10th June 1943

Up late, (not unusual!)  Thick fog, which cleared gradually, and the sun came out about 9.  A strange mysterious silence in the little valley, as it lay under mist, then the sound of a man and a pair of horses coming out of the buildings on the hill.

Nott and Dyer had quite a quarrel this morning about an elevation which Nott borrowed for Wigborough and refuses to send back.  Went down to Mersea with him, to see the pea-picking at Cross Lane.  

Back to Colchester on a bus.  The country looks wonderfully well, the crops ripening.  Noticed a pie-bald horn sheep among those grazing on the Government land near Ball Farm.  Soldiers marching to and from barracks and the ranges.

Poulter told me with a great air of secrecy that ‘planes had come in and landed at Langham this morning, and that Earls Colne is to have fighters instead of bombers.  Hull told him this.  He also said that Orchard, Richardson, and Willi Blackmore are to be called-up at once.  He is very fond of making these sweeping statements, which are generally incorrect.  Hope this is not true, for what is to happen to me if such men as these are taken from a Borough Engineering office?  However, Harvey was expected to go from the Town Clerk’s office 6 months ago, but is still here, and I have managed to survive in a “de-reserved” state for 18 months.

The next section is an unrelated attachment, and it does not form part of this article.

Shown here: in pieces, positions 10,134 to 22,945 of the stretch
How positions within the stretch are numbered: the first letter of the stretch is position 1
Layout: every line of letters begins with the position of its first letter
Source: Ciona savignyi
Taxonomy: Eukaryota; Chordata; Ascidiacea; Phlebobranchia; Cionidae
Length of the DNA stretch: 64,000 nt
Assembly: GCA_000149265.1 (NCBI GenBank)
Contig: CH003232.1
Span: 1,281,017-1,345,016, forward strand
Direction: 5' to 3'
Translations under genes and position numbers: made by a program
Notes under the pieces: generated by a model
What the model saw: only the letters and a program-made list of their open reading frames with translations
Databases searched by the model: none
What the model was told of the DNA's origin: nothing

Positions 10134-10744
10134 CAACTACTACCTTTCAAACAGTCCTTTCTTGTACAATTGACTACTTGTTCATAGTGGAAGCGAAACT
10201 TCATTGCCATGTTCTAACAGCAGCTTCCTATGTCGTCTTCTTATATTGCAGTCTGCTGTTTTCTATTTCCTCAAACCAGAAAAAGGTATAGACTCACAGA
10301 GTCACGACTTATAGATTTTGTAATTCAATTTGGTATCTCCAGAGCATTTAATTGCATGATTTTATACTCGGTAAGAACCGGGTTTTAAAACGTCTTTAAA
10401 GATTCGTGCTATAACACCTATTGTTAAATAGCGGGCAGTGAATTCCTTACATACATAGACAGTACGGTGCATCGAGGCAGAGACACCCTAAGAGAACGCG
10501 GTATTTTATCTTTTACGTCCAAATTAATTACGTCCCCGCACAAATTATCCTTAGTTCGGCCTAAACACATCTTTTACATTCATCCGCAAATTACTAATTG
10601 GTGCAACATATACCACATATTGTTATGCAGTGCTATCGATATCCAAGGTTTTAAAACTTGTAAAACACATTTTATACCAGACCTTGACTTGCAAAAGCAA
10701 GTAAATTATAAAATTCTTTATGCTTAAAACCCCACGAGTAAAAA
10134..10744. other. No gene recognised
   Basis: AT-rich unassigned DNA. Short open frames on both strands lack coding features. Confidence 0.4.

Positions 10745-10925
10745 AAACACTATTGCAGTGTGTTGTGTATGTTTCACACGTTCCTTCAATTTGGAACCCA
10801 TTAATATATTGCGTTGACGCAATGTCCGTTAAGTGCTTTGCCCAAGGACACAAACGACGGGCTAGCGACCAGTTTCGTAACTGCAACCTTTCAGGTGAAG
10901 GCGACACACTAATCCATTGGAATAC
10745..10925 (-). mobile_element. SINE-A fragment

Wonderful crop of hay in a field at Whitehouse Farm, opposite Severalls’ land, the field so full of enormous haycocks that it looked impossible to get a cart between them.

Just as I got to Park Lane [near Langham/Boxted aerodrome] 6 ‘planes came in from the north, circled round a few times and landed, or rather 5 did, the 6th making off towards the north again.  A crowd watched from the barrier which has been put across the lane near the thatched cottages, as each ‘plane roared down the runway just in front of them.  As they touch the concrete, their tyres set up a high scream and little columns of blue smoke appear from them.  I suppose they must be landing at about 140 mph.

Wonder how long these little cottages in Langham and Park Lane will survive?  Will they be wiped out by German bombs or by crashing aircraft?

Such a nice evening I decided to go round by Margaret’s Cross to Dedham Gun Hill.  Noticed that the old barn at Langford Hall is quite down now, just a heap of timbers and dirty thatch, blown over in the recent gales.

Went cheerfully on to Lawford, whistling and singing.  Feel though that something dreadful if shortly going to happen.

Chased the calves in, fed them, had supper by myself, and to bed.  Lovely golden evening.

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